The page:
As Huntington South grew, friction began to develop between the North and South. The issue that sparked a cry for division of the Town was a road project in the Village of Huntington. Since the Village was unincorporated, the costs of the controversial project were applied to all the real property in the Town of Huntington, including Huntington South.
The South Side Signal, which began publication in June 1869, in Babylon Village, was the most vocal opponent of the road project. The first printed suggestion of dividing the Town of Huntington appeared in the February 12, 1870 edition of the Signal. Henry Livingston, founder and editor of the Signal, cited the rapid growth of the south shore communities and control of the Town by Huntington Village as the primary reasons for dividing the Town.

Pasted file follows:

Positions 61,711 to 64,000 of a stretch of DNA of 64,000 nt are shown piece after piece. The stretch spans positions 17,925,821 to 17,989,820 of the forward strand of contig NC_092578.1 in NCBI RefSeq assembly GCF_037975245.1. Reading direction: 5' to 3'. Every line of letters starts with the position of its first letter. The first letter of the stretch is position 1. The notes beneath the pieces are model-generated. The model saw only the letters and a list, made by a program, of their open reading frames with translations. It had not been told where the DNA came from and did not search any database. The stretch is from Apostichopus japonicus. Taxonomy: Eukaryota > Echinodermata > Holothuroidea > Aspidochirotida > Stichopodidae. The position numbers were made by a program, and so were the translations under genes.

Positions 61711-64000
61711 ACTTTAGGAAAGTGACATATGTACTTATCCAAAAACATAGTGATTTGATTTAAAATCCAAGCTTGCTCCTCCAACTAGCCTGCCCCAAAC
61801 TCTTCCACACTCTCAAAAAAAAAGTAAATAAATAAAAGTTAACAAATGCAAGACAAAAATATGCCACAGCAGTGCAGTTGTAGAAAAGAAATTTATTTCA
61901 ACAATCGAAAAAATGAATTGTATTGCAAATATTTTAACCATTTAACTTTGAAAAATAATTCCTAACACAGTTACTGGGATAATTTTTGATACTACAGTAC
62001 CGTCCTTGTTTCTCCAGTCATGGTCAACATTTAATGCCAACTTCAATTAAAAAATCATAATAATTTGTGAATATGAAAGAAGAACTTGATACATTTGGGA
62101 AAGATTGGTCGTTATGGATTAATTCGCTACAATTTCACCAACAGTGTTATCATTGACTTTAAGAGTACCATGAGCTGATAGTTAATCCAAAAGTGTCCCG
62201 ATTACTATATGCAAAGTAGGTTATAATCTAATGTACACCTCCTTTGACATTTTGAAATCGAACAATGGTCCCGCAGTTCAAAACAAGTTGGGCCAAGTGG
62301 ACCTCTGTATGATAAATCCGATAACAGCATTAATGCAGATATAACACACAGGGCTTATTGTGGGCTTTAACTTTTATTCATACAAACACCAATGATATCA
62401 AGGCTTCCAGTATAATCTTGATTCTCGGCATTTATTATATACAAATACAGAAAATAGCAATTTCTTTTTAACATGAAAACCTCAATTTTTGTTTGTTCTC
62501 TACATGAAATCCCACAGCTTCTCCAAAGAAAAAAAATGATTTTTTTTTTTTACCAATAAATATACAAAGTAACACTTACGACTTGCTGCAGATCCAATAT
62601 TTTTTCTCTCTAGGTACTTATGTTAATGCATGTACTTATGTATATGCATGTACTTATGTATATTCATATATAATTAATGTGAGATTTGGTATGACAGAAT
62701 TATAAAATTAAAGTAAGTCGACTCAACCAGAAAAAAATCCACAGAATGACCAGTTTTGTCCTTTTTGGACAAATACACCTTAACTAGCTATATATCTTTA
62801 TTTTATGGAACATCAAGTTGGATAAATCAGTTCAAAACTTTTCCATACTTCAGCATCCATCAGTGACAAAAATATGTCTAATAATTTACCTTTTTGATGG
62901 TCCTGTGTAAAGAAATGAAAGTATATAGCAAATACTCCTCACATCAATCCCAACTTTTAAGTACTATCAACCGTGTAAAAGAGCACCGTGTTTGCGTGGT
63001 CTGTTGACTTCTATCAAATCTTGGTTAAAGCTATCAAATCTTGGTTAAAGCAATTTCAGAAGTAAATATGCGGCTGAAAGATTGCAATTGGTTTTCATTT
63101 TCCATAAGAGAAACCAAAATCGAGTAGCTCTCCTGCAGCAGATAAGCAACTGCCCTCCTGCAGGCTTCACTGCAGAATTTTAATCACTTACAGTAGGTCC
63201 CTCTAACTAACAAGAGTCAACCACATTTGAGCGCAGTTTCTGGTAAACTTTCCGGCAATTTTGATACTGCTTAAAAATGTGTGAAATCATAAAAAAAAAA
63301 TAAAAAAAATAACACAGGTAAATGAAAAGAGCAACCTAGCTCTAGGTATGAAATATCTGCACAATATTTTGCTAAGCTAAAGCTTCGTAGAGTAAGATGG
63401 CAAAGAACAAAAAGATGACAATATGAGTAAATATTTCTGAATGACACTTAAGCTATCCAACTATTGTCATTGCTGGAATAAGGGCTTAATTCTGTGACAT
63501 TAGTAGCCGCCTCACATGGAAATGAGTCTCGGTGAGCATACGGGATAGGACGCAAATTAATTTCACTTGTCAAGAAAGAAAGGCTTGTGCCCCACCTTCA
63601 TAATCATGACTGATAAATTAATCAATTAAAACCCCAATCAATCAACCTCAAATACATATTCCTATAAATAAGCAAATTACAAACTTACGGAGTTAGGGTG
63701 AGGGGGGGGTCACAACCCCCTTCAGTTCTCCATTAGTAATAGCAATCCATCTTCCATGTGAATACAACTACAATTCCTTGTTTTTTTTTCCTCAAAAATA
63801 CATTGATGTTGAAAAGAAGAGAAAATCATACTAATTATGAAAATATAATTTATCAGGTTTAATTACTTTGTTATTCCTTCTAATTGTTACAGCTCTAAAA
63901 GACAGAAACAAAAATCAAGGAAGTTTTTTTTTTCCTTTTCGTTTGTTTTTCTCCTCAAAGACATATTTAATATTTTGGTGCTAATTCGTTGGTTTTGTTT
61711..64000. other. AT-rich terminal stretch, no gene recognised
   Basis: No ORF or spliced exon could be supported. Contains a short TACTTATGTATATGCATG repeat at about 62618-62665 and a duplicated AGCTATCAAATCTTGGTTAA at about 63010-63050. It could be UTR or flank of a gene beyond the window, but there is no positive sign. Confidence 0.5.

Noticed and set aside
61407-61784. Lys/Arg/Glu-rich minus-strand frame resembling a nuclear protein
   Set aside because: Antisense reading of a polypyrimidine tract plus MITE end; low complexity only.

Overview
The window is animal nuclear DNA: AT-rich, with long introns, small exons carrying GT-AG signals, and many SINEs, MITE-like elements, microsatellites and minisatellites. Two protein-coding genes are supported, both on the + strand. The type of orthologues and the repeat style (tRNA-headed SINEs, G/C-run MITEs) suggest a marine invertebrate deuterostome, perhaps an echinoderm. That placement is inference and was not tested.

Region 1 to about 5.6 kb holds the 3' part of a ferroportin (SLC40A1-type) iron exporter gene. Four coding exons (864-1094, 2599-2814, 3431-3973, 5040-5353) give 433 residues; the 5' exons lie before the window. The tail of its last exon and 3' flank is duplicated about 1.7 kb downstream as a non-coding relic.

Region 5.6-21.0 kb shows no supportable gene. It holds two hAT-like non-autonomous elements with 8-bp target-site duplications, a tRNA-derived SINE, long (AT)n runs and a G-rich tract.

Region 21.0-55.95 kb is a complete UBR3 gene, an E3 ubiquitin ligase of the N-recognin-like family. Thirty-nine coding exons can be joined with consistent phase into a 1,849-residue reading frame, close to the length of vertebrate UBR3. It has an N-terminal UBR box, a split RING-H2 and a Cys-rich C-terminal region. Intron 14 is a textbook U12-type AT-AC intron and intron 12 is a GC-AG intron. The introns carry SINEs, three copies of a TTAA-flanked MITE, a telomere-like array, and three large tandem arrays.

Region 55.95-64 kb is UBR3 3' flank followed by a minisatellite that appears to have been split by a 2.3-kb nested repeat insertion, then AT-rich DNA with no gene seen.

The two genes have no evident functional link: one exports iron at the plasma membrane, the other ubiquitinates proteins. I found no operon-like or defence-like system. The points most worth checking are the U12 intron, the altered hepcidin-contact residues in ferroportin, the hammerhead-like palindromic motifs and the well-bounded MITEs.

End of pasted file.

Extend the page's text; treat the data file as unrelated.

The South Side Signal building originally located on Main Street in Babylon Village. The building later became the Red Lion English Pub. In the early 1990s, the building was saved from destruction and moved across the street, where it presently remains.
Henry Livingston, founder and editor of the South Side Signal newspaper.
As the momentum for division grew, a series of town-wide meetings were held where some individuals endorsed the idea of a three-town division. A referendum was held on January 27, 1872, and, by more than a 2 to 1 margin, the voters supported a two-town division.